More Match Bashers

By Danny White
Chuck Conway photos courtesy of Bob Gibson

We have previously featured Phil Bonner and his Falcon. This photo shows one of the extra shows that Match Bashers put on for the fans: the rosin dry hop followed by the open door backup. Note that Bonner did this by himself — having a crew member back you up came later. Phil raced this little Falcon from sea to shining sea, successfully making the transition from gas-burning A/FX to full-on nitro-burning match basher. (Chuck Conway photo courtesy of Bob Gibson; info files)

Don Gay’s first entry into match bash funny cars was this ’65 GTO. Don got backing from his father’s Pontiac dealership in Dickinson, Texas. James Osteen oversaw the mechanical side of the Gay’s racing operation. The Gays became the top Pontiac racers in the country, next to Arnie Beswick. Don Gay did not race this car on fuel for long. Jay Howell built a new ’66 GTO for Don and the ’65 was turned over to Don’s brother Roy to drive. (Chuck Conway photo courtesy of Bob Gibson; info from files)

Gene Snow’s first match basher was this injected Dart. Snow had raced Super Stockers before making the jump to injected nitro engines. T-Bar chassis did the first conversion of the car, which included altering the wheelbase and gutting the car of dead weight. Ted DeTar built the injected nitro Hemi engine. The car got Gene into the nine-second range. Snow also put on wheelstanding exhibitions for fans when he was not racing. (Chuck Conway photo courtesy of Bob Gibson; info from files)

Kelly Chadwick had this lightweight Chevy II built by Don Hardy in 1966. The little car replaced the 1965 Chevelle A/FX that Chadwick had match raced the previous year. The big change from 1965 to 1966 was the addition of nitro. The car made it in the nines with this setup. In 1967, the car was rebuilt into a longer wheelbase machine. (Chuck Conway photo courtesy of Bob Gibson; info from files)

Snow and Chadwick are backing up their altered wheelbase match bashers at “The Valley.” Green Valley Raceway was the place for match racing in Texas. Gene and Kelly faced off countless times over the years. The infamous “broiler” seats are in the background. These stands were known for catching the sound and smell of a nitromethane engine like no other place on earth. The problem was that they also radiated the Texas heat. The spectator side tower was torn down in the early seventies. (Chuck Conway photo courtesy of Bob Gibson; info from files)

Gene Snow is taking on an outsider at the Valley. Pete Seaton brought the “Seaton’s Shaker” Chevelle down from Michigan, with Del Heinelt behind the wheel at this race. The Chevelle ran low tens and high nines at best. The pictured 396 Chevy Chevelle was replaced in 1966 by another Chevelle. Heinelt and Seaton split up, and Heinelt later died in an accident. The Green Valley track owner can be seen at the left holding the Brownie Camera. (Chuck Conway photo courtesy of Bob Gibson; info from Bob Gibson and files)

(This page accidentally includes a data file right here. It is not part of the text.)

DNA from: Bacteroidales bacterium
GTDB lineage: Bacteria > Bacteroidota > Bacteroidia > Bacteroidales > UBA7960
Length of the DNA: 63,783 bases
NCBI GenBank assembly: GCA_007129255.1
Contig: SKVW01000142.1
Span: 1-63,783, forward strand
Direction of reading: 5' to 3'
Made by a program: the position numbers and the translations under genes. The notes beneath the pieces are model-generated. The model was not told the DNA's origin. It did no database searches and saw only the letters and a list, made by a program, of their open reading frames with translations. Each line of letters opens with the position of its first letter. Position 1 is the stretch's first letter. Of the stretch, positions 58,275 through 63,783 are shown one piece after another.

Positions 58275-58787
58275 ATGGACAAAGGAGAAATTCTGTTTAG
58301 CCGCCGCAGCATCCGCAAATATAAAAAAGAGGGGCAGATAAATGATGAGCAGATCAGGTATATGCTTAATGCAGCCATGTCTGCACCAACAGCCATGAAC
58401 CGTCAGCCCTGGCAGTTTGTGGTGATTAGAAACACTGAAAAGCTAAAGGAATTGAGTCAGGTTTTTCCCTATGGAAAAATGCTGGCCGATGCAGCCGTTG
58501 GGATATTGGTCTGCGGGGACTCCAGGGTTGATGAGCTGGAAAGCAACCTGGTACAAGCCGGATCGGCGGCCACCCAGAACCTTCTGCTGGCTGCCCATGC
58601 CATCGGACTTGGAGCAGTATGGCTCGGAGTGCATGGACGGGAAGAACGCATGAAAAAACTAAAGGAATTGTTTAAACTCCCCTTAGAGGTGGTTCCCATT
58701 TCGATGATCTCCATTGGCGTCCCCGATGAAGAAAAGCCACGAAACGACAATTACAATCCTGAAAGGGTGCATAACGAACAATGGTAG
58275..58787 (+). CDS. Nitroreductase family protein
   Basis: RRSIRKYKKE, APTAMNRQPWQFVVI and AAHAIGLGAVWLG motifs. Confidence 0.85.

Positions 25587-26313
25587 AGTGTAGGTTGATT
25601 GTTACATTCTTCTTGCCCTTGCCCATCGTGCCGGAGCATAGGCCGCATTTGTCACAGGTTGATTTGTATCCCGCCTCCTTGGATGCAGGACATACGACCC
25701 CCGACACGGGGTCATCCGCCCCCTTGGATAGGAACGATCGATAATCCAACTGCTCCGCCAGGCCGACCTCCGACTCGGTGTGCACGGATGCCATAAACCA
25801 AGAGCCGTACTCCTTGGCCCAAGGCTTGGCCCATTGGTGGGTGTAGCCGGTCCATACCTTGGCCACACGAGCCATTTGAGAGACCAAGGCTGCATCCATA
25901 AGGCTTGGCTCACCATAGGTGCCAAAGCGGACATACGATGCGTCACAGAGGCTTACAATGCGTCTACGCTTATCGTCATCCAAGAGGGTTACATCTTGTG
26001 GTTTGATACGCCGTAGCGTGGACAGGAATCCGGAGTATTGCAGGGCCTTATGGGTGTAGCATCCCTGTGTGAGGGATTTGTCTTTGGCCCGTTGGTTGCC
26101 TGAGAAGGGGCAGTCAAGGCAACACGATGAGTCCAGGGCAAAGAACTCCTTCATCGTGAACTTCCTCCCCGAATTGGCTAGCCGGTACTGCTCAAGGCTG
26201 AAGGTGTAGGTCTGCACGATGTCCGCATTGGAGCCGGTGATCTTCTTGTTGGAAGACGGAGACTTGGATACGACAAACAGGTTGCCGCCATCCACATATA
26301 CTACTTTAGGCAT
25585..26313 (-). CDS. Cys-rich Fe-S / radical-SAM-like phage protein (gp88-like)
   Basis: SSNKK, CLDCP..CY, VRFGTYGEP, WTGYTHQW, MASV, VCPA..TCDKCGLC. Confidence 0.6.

Clester Andrews won many, many races with this little Mustang. The car began life as a Holman & Moody A/Factory Experimental machine. This was probably the best match basher in Texas during the 1965 season. In order to keep up with the other racers, the Mustang had to be updated. The car was gutted, windows were removed, the hood was taken off, injectors were added, and the yellow stuff was poured into the tank liberally. Times dropped from the tens to the nine-second zone overnight. Andrews is seen racing here at Pel State Drag Strip in Opelousas, Louisiana, a convertible airport/drag strip. The track tower (atop a panel truck) can be seen behind the Mustang. Pel State was the site of several NHRA points races. (Chuck Conway photo courtesy of Bob Gibson; info files)

Chuck Grimsley was the announcer at Wichita Drag Strip in Kansas. Tired of just watching the action, Chuck decided to build a match basher. Grimsley had T-Bar Chassis build the car and Ted DeTar build the engine. Pasadena Dodge out of Texas sponsored the Rebel Rouser. This was probably the reason Grimsley was a regular at the Gay’s Houston International Raceway. Chuck only raced the car for a short period. Brent Hajek now has the restored machine in his collection. (Chuck Conway photo courtesy of Bob Gibson; info files)

Fresh off his NHRA Nationals victory, Gene Snow faces Joe Davis at the NHRA World Finals at Tulsa. Snow’s Dodge Dart had been rebuilt by T-Bar and was much longer and lighter than before.  The Davis & Ingram “Colt 45” Mustang had been converted from an AA/Altered to an early funny car. The “Colt 45” ran on gas or low levels of nitro. Davis & Ingram eventually sold the Mustang to the Oklahoma based Martin Bros., who ran the car with many updates into the early seventies. (Chuck Conway photo courtesy of Bob Gibson; info from files and Ezra Boggs)

Here is the “Kansas Badman” himself, Ted DeTar. DeTar was a great engine builder as well as a great racer. Ted raced this steel-bodied machine out of his shop, personally doing the conversion from factory driver to a full-on race car. DeTar’s success on the AHRA circuit earned him the number one ranking from AHRA’s Drag World newspaper. Ted got the little orange car to run eights. DeTar built a new Ford Torino but sold it before getting any real track time. Ted later died as a result of a racing accident in Florida. (Chuck Conway photo courtesy of Bob Gibson; info from Steve DeTar)